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Hooley's NFL Picks: Be Like Johnny

Dec 14, 2014 -- 9:53am

By Bruce Hooley |



It might not work every week, but you wouldn't have gone broke last week if you picked NFL games solely on lowest unemployment rates in the home cities of each franchise.

That Random Factor yielded a 10-5 record in Week 14, which raises the season's total to 121-69 entering the week we've all been... anticipating/dreading/resigned would eventually arrive.

In homage to Johnny Manziel's first start with the Browns, no other Random Factor would suffice to decide the week's picks than which quarterback is more Johnny-like.

So, whoever reminds us more of John Paul Football -- admitttedly in some liberal interpretations -- gets the nod.

Houston at Indianapolis -- Andrew Luck finished second in the Heisman Trophy standings twice. Johnny won it once. So Andrew Luck wishes he were Johnny. But Ryan Fitzpatrick played at Harvard, where they don't give athletic scholarships, which makes him very un-Johnny-like. Pick: Indianapolis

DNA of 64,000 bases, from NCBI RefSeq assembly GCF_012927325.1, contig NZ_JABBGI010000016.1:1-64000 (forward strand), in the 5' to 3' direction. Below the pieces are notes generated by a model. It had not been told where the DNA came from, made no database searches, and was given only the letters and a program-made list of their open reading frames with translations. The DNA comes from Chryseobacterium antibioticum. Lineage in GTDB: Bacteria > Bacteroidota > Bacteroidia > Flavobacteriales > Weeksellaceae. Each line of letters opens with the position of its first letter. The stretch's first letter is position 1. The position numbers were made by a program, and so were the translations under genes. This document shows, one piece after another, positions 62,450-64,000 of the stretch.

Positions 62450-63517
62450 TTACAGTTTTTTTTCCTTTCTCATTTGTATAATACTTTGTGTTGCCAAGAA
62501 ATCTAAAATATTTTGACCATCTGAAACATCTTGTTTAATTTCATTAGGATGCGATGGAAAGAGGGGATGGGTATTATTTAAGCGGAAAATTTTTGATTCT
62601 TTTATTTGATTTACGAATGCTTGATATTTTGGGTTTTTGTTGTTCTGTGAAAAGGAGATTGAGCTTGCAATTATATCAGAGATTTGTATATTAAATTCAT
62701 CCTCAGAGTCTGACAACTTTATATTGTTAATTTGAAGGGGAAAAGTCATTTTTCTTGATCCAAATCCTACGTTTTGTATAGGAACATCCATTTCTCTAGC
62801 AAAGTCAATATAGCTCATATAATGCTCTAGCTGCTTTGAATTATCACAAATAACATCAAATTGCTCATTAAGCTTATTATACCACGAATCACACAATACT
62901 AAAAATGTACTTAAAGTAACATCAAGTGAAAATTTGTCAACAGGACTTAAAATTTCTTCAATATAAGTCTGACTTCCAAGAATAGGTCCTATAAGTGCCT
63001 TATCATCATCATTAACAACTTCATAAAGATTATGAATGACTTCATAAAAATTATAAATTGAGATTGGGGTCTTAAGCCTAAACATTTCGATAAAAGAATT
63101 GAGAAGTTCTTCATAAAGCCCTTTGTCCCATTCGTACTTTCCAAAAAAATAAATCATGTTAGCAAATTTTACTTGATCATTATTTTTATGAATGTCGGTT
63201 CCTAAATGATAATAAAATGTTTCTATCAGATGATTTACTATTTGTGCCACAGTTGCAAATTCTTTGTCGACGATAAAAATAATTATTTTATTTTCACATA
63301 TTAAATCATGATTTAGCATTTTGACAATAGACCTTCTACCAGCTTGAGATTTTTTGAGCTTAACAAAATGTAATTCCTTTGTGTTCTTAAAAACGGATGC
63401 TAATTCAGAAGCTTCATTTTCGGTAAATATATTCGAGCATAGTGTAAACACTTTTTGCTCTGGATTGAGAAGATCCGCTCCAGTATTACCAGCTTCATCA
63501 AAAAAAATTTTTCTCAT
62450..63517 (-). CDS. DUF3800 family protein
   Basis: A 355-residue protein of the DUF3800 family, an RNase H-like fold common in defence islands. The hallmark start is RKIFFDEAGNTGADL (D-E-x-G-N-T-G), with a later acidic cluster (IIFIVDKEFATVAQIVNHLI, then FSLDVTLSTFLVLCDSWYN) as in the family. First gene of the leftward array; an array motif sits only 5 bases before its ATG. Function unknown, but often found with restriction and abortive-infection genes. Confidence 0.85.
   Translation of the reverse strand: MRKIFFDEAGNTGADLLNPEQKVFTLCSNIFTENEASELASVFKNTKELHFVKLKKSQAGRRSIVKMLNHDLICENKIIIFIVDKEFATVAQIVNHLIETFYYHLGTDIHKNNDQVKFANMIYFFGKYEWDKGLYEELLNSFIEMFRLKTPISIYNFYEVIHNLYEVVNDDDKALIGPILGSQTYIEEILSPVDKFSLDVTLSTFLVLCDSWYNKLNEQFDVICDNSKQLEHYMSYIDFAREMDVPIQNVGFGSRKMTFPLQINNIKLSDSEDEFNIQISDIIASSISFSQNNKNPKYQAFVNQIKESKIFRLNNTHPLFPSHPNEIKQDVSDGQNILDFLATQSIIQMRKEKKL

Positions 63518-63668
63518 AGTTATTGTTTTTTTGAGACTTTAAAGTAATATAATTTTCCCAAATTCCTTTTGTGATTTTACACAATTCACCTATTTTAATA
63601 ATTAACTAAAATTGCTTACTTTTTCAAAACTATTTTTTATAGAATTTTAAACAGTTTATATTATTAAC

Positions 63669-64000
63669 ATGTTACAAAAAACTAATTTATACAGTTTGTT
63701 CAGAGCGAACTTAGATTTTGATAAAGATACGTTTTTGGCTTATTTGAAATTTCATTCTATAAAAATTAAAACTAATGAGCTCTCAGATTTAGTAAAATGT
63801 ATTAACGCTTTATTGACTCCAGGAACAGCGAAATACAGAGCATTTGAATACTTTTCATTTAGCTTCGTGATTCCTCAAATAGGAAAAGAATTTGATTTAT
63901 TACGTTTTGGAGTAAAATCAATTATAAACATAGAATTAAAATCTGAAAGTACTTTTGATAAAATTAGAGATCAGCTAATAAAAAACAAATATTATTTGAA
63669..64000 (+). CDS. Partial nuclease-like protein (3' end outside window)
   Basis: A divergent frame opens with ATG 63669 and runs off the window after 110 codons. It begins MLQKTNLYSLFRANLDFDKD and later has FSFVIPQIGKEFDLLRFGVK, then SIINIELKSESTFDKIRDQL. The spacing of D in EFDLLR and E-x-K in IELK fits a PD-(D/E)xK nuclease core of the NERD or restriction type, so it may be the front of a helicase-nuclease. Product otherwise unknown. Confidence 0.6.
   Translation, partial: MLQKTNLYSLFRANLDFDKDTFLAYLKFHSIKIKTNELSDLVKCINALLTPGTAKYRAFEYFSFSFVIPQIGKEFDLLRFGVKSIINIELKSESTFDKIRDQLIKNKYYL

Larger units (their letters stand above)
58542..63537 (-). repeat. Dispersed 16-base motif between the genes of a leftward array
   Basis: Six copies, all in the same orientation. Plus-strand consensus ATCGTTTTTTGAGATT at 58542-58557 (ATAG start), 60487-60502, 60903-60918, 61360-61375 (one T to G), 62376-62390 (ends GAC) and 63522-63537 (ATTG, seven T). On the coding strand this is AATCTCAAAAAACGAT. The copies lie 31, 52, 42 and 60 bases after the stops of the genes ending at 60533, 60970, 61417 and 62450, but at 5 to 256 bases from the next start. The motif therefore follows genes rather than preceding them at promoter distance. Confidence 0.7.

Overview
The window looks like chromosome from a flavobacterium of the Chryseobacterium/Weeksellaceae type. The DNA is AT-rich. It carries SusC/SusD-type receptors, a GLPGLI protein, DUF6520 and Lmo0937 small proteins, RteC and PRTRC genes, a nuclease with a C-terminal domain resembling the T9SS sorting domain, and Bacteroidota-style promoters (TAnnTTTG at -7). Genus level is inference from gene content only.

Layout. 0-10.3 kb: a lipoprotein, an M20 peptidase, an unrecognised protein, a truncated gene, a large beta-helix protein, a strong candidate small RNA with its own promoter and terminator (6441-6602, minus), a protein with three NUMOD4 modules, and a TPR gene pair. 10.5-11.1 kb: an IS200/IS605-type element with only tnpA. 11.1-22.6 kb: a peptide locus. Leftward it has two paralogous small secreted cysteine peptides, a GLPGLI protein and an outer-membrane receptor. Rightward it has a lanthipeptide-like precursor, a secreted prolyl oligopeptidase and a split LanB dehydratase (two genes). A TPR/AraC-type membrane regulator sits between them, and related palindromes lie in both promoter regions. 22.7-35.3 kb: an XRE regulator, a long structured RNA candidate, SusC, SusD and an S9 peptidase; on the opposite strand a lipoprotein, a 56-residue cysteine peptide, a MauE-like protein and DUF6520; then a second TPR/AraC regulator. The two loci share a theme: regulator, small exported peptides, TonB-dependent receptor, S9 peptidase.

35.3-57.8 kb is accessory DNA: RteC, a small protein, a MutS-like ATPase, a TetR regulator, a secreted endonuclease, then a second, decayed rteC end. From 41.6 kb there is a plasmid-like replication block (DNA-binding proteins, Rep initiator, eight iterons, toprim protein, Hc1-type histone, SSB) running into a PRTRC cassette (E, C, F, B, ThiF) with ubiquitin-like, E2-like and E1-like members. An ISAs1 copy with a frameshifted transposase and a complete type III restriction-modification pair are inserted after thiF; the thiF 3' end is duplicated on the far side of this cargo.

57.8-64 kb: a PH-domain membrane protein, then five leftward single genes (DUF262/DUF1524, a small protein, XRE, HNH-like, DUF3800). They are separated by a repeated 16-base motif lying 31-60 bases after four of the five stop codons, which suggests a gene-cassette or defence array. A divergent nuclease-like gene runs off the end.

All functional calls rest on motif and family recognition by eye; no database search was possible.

Green Bay at Buffalo -- Kyle Orton has a neck beard, which disgusts Johnny. Aaron Rodgers dates Olivia Munn, but that's only because she hasn't seen Johnny play yet. Pick: Green Bay

Tampa Bay at Carolina -- Playing in the SEC, believing he's Superman and escaping a serious accident with relatively minor injuries makes Cam Newton very Johnny-like. But Cam won't start, Derek Anderson will. No one will confuse DA, a 6-6 backup from Oregon, for Johnny. Nor will they mistake Josh McCown for Johnny, but McCown was born in Texas, so at least he started out like Johnny. Pick: Tampa

Cincinnati at Cleveland -- Andy Dalton was born in Texas and played college football at TCU, so he's got some Johnny in him. But he can't have that much Johnny in him, because there's no way Johnny goes 0-3 in playoff games or ever has a 2.0 quarterback rating. And besides, Andy Dalton is not the Original. You can't get more Johnny-like than Johnny himself. Pick: Cleveland